Kyrgyzstan Table of Contents
Population: In 1994, estimated at 4.46 million; annual growth rate 1.9 percent; 1994 population density 22.6 people per square kilometer.
Ethnic Groups: In 1994, 52 percent Kyrgyz, 22 percent Russian, 13 percent Uzbek, 3 percent Ukrainian, 2 percent German.
Languages: Aggressive post-Soviet campaign to make Kyrgyz official national language in all commercial and government uses by 1997; Russian still used extensively, and non-Kyrgyz population, most not Kyrgyz speakers, hostile to forcible Kyrgyzification.
Religion: Dominant religion Sunni Muslim (70 percent), with heavy influence of tribal religions. Russian population largely Russian Orthodox.
Education and Literacy: Literacy 97 percent in 1994. Strong tradition of educating all citizens; ambitious program to restructure Soviet system hampered by low funding and loss of teachers. School attendance mandatory through grade nine. Kyrgyz increasingly used for instruction; transition from Russian hampered by lack of textbooks. Twenty-six institutions of higher learning.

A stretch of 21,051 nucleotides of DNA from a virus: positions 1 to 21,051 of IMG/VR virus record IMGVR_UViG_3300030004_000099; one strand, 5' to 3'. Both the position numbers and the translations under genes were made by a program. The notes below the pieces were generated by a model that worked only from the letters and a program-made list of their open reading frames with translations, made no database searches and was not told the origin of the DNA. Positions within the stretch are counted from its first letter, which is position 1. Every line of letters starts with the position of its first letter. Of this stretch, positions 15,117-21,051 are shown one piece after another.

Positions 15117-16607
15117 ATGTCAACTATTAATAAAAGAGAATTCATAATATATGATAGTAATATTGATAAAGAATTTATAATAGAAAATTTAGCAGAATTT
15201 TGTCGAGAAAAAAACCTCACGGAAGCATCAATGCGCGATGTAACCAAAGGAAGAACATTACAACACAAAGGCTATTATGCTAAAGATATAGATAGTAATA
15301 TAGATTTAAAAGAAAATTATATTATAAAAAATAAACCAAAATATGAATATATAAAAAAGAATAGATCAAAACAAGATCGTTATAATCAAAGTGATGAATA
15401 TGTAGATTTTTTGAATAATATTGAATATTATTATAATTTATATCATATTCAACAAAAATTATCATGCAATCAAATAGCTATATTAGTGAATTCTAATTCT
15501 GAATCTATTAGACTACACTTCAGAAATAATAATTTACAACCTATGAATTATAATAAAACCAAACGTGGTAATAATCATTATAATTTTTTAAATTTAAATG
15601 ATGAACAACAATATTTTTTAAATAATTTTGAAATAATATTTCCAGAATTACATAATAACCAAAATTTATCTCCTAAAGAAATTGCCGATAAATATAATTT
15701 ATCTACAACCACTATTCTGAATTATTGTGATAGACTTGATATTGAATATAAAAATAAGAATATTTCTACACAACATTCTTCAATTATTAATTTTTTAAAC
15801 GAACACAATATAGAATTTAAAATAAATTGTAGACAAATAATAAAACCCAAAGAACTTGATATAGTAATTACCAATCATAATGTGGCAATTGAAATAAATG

Health: Transition from Soviet national health system to public health insurance system slowed by low funding. In 1990s, health professionals not well-trained; supplies, facilities, and equipment insufficient, unsanitary. Contaminated water a major health hazard.
Data as of March 1996